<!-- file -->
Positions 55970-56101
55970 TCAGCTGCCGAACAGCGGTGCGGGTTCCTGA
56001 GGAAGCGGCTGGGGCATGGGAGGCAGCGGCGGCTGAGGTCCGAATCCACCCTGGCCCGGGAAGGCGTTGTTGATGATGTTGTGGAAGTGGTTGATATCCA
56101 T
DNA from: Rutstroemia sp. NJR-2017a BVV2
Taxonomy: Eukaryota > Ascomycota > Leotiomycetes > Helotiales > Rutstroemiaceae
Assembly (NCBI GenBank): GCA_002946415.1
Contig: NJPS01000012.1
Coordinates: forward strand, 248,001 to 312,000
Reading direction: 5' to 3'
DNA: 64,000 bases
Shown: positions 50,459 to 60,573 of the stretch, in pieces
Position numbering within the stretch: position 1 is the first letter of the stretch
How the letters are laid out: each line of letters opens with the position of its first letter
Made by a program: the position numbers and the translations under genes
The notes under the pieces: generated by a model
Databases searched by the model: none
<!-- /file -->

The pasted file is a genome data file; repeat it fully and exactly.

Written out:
Positions 55970-56101
55970 TCAGCTGCCGAACAGCGGTGCGGGTTCCTGA
56001 GGAAGCGGCTGGGGCATGGGAGGCAGCGGCGGCTGAGGTCCGAATCCACCCTGGCCCGGGAAGGCGTTGTTGATGATGTTGTGGAAGTGGTTGATATCCA
56101 T
DNA from: Rutstroemia sp. NJR-2017a BVV2
Taxonomy: Eukaryota > Ascomycota > Leotiomycetes > Helotiales > Rutstroemiaceae
Assembly (NCBI GenBank): GCA_002946415.1
Contig: NJPS01000012.1
Coordinates: forward strand, 248,001 to 312,000
Reading direction: 5' to 3'
DNA: 64,000 bases
Shown: positions 50,459 to 60,573 of the stretch, in pieces
Position numbering within the stretch: position 1 is the first letter of the stretch
How the letters are laid out: each line of letters opens with the position of its first letter
Made by a program: the position numbers and the translations under genes
The notes under the pieces: generated by a model
Databases searched by the model: none